Sometimes you need to go the hard way and test your metal, to see what you are really made of. This is why I've decided that I'll tackle the TillsonBurn ride this year. Its going to be the "short" loop for me, which is 50km or so of gravel roads and trails with lots of hills tossed in. We are less than a week away so I thought I should get a dry run in and and see if my metal is up to the task at hand come Friday. I hopped aboard my trusty cross bike and decided to make a loop of 50km comprised of road and trail to somewhat mimic what I had ahead of me.
I left Simcoe via the Lynn Valley Trail, one of my usual ways of getting out of town. The air was still cold and each breath was a could of steam from my nose. I imagined myself as a coal powered locomotive, puffing steam with each rotation on the cranks. The trail was quite as it was still quite early and cold for the dog walking and trail running crowds.
Once out of town I left the limestone pathway of the Lynn Valley Trail and onto the asphalt of Lynn Valley Road. My first test of metal was just ahead of me, a gruelling short climb up the North tip of Ryerse Road. I held each gear as long as I could, frantically downshifting just as I was about to stall out, until I reached my granny gear. I kept my legs turning and my eyes looking ahead to the crest, eventually besting the hill. The morning cold seemed to have burnt away while under full power and I was warm now, although breathing hard. I made my way down Ryerse Road pointed South towards the lake. A quick stop at Hay Creek for a water and pee break and I was in Port Ryerse before I knew it.
The next few miles along Front Road would be a tough set of short hills. The first of which was up and out of Port Ryerse travelling West, a short but punchy climb that had me sweating. A few miles of rolling hills and lake shore scenery and I was descending into Fisher's Glen which is home to the infamous descend-hairpin turn- cilmb of Front Road. The climb out of Fisher's Glen can be brutal, it seems like you go from the lowest point in the county to the highest in one short steep climb. I reached the top, gasping for air but exhilarated at the same time. So far my dry run was going well and I was crushing these climbs one after another.
I throttled down a bit and spun my way into Normandale and up to the dead end of Mole Side Road, the popular staging area for the Turkey Point trails. This would be the trail section of my "test of metal". As I rolled into the TP trailhead I met, by chance, with Russ who was heading out to do some training with his new trail dog Ryder. Ryder was super excited and bouncing through the woods along the trails. A little bit of chit chat and we went our own ways, each of us having spoken of our commitment to doing the "Burn" on Friday. I rode in on the Finn and Feather trail, then on through Dizzy Lizzy where I met up with the TPMBC gang. They were heading to the dump property and I decided to hang with the group as I was heading that way anyways.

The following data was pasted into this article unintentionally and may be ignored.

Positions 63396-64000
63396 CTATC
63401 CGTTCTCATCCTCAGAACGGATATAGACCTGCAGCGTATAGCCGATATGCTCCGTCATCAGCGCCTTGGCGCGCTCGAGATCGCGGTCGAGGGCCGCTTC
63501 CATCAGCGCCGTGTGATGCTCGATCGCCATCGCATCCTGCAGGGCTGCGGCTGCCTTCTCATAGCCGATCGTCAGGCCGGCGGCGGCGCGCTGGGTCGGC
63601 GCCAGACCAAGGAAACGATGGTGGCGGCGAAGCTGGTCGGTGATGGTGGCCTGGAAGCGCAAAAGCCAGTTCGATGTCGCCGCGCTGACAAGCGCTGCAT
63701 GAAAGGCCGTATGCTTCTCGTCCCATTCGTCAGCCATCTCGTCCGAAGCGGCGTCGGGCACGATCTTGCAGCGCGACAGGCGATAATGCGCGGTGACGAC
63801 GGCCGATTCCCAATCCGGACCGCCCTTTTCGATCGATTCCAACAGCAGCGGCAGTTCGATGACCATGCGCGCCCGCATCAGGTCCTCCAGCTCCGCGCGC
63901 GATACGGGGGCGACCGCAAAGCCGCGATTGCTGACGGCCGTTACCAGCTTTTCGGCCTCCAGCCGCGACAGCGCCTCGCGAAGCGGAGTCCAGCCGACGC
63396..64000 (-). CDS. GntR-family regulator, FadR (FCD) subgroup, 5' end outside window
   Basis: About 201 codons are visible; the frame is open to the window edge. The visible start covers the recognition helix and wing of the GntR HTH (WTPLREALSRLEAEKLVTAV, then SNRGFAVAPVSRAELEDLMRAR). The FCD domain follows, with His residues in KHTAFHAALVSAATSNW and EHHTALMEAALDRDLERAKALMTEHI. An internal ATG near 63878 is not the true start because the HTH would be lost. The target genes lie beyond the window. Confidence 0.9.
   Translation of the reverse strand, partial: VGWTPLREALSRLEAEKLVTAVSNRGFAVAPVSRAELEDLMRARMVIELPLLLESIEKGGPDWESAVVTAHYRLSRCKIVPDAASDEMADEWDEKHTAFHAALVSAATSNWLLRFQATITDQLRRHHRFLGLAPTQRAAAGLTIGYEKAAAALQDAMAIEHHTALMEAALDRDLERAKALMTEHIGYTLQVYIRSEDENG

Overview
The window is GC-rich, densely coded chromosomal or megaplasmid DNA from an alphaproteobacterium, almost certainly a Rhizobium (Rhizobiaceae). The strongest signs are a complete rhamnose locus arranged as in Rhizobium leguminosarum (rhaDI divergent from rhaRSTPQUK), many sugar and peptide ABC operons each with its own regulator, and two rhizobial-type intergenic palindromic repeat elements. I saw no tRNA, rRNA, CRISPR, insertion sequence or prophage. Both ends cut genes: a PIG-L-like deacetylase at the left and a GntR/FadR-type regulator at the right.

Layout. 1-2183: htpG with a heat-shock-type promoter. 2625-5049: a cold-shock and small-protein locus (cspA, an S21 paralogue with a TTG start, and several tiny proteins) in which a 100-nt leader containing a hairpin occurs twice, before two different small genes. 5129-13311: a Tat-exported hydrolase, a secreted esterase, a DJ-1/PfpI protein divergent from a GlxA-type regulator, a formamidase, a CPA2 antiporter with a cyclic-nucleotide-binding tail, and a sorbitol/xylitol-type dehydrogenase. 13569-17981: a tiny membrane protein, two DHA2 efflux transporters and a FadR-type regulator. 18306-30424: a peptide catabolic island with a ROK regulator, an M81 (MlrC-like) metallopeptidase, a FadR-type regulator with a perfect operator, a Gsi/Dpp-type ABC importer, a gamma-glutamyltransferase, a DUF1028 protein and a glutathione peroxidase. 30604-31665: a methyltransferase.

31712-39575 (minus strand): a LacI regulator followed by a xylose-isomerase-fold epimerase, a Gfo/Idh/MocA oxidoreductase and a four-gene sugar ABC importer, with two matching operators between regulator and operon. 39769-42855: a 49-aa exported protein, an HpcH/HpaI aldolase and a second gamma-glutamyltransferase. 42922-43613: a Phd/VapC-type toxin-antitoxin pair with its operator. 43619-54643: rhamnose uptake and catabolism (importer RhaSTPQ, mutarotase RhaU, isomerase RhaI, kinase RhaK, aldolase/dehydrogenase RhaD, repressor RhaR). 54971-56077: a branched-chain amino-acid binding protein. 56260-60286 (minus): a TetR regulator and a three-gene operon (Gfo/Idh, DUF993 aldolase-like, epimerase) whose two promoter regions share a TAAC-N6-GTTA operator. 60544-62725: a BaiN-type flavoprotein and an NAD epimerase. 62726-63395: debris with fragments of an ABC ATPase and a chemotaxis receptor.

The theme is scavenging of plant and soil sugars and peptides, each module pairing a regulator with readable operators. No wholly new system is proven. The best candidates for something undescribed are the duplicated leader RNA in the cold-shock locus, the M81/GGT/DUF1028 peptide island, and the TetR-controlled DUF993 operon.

The cross bike wasn't too bad at keeping up with the full on mountain bikes, although after being repeatedly jarred along trails like The Stroller and Methane my wrists were crying in pain. It seems that 42c tires and drop bars are not as pillowy comfortable as four inch fat tires and flat bars. We rode out of the dump and out to Motorhead where I really tested the limits of the CX bike on the big rollers, bridges, and minor jumps along the trail. This sure isn't the kind of bike you want to "get loose" on, some of it was downright scary. After Motorhead (during which I always have the song 'Ace of Spades' playing in my head, RIP Lemmy) I hit the road again for the ride back towards Simcoe.
Back on the road and I was moving North towards the four corners of Walsh. I moved quickly from TP to Walsh but was running out of steam now with about 10km or so to go before hitting home. I turned onto a concession road and was hit by a nasty headwind. It wouldn't have been so bad but I was really starting to feel the burn and the wind was kicking my ass. I found a good gear and just kept churning the pedals, I felt as if I was riding through oatmeal. Lots of effort with little payoff.
I put my head down and kept moving. Before long I was riding back into Simcoe along Evergreen Hill Road, just a few km through town and I would be home. My test of metal complete. Once I pulled into my laneway I nearly collapsed, my legs felt like huge rubber bands. My GPS says I did 49km, but it always reads lower than my bike computer for some reason (I've tested this on a few bikes, all the same results) so I'd have to hazard a guess that I was actually closer to 53-54 km.
My test of metal felt successful, I think I'm as ready as I'm ever going to be for the TillsonBurn but I'm sure I'll still have my ass kicked by the terrain and the weather. I'm really just hoping to survive the ride without having to call Mrs. Bric to pick me up along the route, and I want to keep myself from crying too. I don't mean crying the sense of "my brakes are dragging" either, I mean that I hope I don't give up and sob myself to sleep in a puddle of my own urine on the side of the road. That would be embarrassing.
Can't wait to have my ass kicked and my soul crushed on Friday! See you out there.
The Bric...._ mountain biker, road rider, heavyweight gear abuser. Built like a brick sh*thouse. No bike is safe.